Figure 4. The increase in ECRE activity following osmotic challenge is independent of external Ca2+.

A, representative recording of ECRE in a single mdx fiber under resting condition in isotonic solution and following osmotic stress in hypertonic Ca2+ free external solution at the time points indicated. B, summary of SF and SSF values from up to ∼100 single mdx fibers following hypertonic or hypotonic challenge without external Ca2+. The approximately fivefold increase in SSF under both conditions is similar to the increase observed in the presence of 2 mM external Ca2+ (Fig. 3A). *: P<0.001 vs. isotonic solution. Scale bar: 25 µm.

Increased ECRE activity during osmotic challenge is mediated by mechanosensitive signalling pathways that are disrupted in mdx fibers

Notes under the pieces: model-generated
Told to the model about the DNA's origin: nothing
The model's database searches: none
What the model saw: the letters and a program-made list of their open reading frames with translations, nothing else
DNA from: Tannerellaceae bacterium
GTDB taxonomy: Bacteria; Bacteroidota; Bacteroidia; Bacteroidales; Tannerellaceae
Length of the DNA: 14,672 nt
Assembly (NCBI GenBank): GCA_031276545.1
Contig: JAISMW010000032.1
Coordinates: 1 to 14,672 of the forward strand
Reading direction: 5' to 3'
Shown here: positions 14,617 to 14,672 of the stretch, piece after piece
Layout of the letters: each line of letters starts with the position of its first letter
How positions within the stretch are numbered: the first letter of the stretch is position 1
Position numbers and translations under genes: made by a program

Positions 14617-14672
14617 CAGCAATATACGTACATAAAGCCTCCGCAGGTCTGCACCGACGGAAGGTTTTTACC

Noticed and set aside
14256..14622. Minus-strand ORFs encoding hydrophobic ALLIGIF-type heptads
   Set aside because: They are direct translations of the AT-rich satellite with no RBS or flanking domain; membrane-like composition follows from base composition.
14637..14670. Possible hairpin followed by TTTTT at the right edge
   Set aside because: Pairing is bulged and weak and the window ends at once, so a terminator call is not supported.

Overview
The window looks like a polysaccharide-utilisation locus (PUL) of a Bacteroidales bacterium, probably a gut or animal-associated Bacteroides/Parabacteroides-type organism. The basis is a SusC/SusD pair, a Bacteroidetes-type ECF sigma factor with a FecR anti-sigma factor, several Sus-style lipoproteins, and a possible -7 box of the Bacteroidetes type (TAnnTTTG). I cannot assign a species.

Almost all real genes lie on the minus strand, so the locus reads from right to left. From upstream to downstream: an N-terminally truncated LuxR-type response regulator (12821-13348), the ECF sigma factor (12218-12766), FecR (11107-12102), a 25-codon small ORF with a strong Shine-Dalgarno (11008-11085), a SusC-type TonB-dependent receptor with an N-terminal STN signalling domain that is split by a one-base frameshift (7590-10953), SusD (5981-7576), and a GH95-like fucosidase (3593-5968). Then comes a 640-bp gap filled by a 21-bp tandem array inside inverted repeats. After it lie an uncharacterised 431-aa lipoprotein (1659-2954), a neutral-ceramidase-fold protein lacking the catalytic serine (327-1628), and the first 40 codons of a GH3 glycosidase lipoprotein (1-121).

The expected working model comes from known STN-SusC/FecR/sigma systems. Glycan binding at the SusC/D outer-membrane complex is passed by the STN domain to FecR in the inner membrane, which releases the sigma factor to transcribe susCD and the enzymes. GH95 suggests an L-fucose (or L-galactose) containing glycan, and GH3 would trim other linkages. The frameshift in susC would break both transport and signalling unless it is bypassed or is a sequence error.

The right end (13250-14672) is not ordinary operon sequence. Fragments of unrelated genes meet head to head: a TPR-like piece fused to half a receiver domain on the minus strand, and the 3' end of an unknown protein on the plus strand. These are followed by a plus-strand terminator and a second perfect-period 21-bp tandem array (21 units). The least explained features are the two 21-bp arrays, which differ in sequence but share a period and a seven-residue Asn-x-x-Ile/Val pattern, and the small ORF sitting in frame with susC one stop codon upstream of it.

Swelling or shrinking during osmotic shock can be associated with changes in tubular membrane tension [41] although tubular distances remain relatively constant upon stretching [42]. To test whether the osmotic-induced increase in SSF was mediated by mechanosensitive channels, the time course of apparent SSF was recorded in ∼40 single mdx fibers either subjected to hypotonic or hypertonic solution (2 mM Ca2+), followed by addition of either streptomycine (200 µM) or Gd3+ (20 µM). Note that their mean values SSFmax, shown in Fig. 5A, are dominated by fibers that present ECRE activity at a given time point. For visualization purpose only, zero SSFmax values were omitted from the plot, thus, producing some discontinuity (Fig 5B). SSFmax markedly increased following osmotic shock, more pronouncedly following hypertonic challenge. Application of both blockers abruptly terminated the high ECRE activity. After washout of the drug (osmotic challenge still present) ECRE activity increased again but with a rate lower than that compared to the increase before blocker application. To test whether the blockers could prevent the osmotic-induced increase in ECRE activity, osmotic shock was initiated after pre-incubation of either blocker in isotonic solution and maintained in the non-isotonic solution (Fig. 5B). Both blockers prevented a marked increase in SSFmax. Gd3+ was more potent than streptomycine. In the presence of blockers, elevated averaged SSF levels in mdx fibers in isotonic solution were significantly reduced to levels even below those ones found in resting wt fibers. Although the osmotic shock-induced increase in ECRE activity following pre-incubation with either blocker was still significant, it was markedly less than in the absence of blockers.